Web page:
Should You Be Using 3D Printing For Your Dental Practice?

By October 8, 2017Uncategorized

3D printing is the new phase of innovation. Not just in the dental industry but in all industries where manufacturing is concerned. This technology aims to bring the best products to the hands of dental practitioners in DIY fashion while being affordable.

Have you heard how 3D printing will transform the field of dentistry?

When first introduced to dental labs, 3D printers just made components that were used in the making of the final restorations but were not utilized for the final products, themselves. Ultimately, the goal is for 3D printing produce those objects.

Enhance the patient experience and your dental business with digital dentistry. No longer do we have wasted time, materials, or storage space. Even the smallest labs nowadays can now go straight from intraoral scan to in-house production with a seamless digital workflow. Eliminate the days of delivery times and produce more accurate, comfortable, and practical dental appliances.

Digital technology and 3D printing have significantly elevated the rate of dental implantology success through the use of custom surgical guides. Learn how 3D printed surgical guides are manufactured and used during surgery, and the benefits they provide to dental surgeons and patients through versatility, cost and time savings.

Clinicians are rapidly adopting various brands in 3D technologies to lower costs, provide more convenient chairside care and have tighter control over the treatment procedures. Dental labs, meanwhile, are finding 3D printing technologies are allowing them to increase competitiveness and re-shore production.

What can you do with 3D printing technology in dentistry?

1) Flexible Gingiva Masks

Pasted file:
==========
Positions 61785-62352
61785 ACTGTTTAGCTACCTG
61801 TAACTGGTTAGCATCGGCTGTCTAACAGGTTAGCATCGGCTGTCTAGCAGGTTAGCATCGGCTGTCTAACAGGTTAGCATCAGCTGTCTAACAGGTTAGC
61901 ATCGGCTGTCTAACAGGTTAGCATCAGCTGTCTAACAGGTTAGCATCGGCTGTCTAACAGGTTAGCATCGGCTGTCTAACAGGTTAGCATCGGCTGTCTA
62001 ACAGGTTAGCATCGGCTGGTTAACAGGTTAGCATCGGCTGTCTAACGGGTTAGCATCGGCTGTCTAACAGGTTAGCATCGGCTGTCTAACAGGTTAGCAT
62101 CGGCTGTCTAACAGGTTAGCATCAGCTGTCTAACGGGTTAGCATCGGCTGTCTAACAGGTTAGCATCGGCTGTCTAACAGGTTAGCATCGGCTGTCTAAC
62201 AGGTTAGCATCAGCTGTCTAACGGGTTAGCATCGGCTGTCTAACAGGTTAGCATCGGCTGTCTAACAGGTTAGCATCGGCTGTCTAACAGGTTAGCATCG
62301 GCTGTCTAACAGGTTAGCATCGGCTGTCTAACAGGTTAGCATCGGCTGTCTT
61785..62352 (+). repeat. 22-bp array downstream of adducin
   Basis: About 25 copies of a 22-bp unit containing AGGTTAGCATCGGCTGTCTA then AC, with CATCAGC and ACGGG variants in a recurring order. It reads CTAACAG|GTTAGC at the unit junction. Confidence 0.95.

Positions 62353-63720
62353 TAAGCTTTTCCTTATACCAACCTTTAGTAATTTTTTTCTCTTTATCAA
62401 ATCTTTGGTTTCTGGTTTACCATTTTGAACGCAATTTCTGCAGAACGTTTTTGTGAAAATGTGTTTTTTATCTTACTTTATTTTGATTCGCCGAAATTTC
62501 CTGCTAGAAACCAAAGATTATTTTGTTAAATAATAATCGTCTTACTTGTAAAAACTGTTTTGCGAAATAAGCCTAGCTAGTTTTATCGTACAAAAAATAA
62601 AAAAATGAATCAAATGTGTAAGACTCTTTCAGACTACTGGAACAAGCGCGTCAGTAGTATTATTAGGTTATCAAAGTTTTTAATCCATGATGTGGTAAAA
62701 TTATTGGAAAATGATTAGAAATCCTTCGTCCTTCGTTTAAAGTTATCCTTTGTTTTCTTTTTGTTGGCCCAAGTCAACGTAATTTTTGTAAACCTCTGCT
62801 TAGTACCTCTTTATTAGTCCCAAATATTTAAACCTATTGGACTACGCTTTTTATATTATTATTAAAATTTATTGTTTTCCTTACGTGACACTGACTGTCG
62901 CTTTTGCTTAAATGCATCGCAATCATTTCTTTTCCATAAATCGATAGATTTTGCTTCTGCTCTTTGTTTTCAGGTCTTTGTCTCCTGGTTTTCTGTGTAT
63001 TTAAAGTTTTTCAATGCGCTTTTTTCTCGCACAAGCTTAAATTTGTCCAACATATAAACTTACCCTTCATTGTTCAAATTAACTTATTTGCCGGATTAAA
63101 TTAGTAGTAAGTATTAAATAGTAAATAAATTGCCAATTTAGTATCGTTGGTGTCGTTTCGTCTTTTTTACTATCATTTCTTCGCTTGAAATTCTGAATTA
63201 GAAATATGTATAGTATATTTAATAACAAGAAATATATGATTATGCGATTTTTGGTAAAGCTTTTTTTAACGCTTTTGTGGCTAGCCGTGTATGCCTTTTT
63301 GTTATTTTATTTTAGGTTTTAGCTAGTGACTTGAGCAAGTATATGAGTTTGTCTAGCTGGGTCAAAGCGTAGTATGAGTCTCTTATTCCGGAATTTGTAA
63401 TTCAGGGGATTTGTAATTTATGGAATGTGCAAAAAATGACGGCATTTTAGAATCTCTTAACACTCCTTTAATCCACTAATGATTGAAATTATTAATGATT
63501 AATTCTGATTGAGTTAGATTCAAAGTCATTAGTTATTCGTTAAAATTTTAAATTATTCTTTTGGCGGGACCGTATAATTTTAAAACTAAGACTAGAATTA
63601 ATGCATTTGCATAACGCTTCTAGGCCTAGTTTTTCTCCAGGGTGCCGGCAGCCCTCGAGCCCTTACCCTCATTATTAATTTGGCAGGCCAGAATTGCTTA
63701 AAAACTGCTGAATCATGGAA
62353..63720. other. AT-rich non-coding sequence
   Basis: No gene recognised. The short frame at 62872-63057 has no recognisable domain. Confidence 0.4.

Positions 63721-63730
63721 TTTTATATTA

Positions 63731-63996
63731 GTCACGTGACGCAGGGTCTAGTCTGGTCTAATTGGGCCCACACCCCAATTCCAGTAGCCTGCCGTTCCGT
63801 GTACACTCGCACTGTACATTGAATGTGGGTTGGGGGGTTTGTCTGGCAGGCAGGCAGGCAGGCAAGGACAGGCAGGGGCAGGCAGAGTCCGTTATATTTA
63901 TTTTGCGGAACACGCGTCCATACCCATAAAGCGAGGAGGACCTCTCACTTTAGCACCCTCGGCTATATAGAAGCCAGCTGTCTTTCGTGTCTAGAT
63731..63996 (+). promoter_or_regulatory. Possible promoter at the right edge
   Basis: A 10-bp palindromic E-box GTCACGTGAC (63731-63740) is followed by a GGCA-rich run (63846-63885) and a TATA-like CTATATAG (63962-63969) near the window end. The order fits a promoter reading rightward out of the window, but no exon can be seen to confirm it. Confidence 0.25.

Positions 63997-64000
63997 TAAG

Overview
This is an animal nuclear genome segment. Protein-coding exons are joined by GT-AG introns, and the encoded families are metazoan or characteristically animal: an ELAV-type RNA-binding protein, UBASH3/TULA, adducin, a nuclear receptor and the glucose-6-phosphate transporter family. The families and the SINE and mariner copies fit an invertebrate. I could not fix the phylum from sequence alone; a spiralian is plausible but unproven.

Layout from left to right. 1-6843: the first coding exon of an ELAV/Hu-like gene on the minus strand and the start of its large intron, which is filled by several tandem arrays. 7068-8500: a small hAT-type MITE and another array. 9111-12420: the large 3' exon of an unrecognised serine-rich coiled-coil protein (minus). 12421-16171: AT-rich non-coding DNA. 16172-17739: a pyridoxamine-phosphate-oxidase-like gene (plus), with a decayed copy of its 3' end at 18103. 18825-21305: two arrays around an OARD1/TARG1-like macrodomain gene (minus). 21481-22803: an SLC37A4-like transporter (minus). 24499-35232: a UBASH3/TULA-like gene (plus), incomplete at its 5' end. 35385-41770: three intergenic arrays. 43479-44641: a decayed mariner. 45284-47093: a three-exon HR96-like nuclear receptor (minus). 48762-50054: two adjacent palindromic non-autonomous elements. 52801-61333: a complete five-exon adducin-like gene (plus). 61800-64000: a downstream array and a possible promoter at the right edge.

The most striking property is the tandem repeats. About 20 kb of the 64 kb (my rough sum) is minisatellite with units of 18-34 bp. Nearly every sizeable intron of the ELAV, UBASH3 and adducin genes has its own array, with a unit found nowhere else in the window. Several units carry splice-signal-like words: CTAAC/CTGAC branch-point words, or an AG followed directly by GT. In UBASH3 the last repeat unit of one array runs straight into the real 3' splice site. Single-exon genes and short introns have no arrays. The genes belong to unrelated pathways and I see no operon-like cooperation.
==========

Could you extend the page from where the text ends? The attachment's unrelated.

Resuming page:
2) Dental and Orthodontic Models
3) Crowns, Bridges, Copings and Partial Denture Frameworks
4) Surgical Drill Guides Bite
5) Splints or Night Guards
6) Direct Crowns and Bridges
7) Indirect Bonding Trays
8) Denture Bases

Throughout recent years, dental patients are searching for viable alternatives to maintain their oral health’s longevity. It is true that dental implants are a viable solution to replace missing teeth without the need to destroy neighboring healthy dentition. Do you know that traditionally, replacing a missing tooth required the patient to go through a series of preparations on 2 or more healthy teeth adjacent to the missing tooth to construct a bridge? Today, dental implants remove that requirement and are a more conservative approach in replacing the missing tooth. A dental practitioner can place an implant into the site without much affecting or damaging the adjacent healthy teeth.

The output component for CAD/CAM was traditionally the mill. 3D printers have started to take their place for some workflows, with seemingly constant evolution. While there is certainly a nice appeal to 3D printing even now in 2017, it isn’t just the cool new toy to impress your friends. Properly integrating a 3D printer helps labs not only be more productive moreover but also assist labs to become more fully invested in digital dentistry.

In the next few years, there will be increasingly more dental clinics will adopt this technology as it becomes more accessible and user-friendly. There is only one future right ahead of us, and that would be printing end-user parts. This will all unfold in the coming years.

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